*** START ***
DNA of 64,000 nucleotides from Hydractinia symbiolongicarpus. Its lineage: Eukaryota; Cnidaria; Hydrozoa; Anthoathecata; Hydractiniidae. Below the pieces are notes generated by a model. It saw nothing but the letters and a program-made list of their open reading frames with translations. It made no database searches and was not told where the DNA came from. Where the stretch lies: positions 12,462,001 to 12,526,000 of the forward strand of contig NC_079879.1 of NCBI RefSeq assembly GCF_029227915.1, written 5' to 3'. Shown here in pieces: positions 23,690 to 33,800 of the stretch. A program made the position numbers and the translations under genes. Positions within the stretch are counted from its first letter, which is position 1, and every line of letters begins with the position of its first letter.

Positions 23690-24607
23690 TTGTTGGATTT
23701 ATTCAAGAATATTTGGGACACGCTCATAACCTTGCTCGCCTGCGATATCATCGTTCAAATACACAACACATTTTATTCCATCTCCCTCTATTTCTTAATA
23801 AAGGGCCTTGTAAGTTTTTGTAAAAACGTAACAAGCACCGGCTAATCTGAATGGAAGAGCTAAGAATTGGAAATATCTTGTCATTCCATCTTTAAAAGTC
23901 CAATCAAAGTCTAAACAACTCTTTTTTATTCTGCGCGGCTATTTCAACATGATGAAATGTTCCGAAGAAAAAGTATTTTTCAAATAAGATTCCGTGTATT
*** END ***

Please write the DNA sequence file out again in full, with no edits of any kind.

DNA of 64,000 nucleotides from Hydractinia symbiolongicarpus. Its lineage: Eukaryota; Cnidaria; Hydrozoa; Anthoathecata; Hydractiniidae. Below the pieces are notes generated by a model. It saw nothing but the letters and a program-made list of their open reading frames with translations. It made no database searches and was not told where the DNA came from. Where the stretch lies: positions 12,462,001 to 12,526,000 of the forward strand of contig NC_079879.1 of NCBI RefSeq assembly GCF_029227915.1, written 5' to 3'. Shown here in pieces: positions 23,690 to 33,800 of the stretch. A program made the position numbers and the translations under genes. Positions within the stretch are counted from its first letter, which is position 1, and every line of letters begins with the position of its first letter.

Positions 23690-24607
23690 TTGTTGGATTT
23701 ATTCAAGAATATTTGGGACACGCTCATAACCTTGCTCGCCTGCGATATCATCGTTCAAATACACAACACATTTTATTCCATCTCCCTCTATTTCTTAATA
23801 AAGGGCCTTGTAAGTTTTTGTAAAAACGTAACAAGCACCGGCTAATCTGAATGGAAGAGCTAAGAATTGGAAATATCTTGTCATTCCATCTTTAAAAGTC
23901 CAATCAAAGTCTAAACAACTCTTTTTTATTCTGCGCGGCTATTTCAACATGATGAAATGTTCCGAAGAAAAAGTATTTTTCAAATAAGATTCCGTGTATT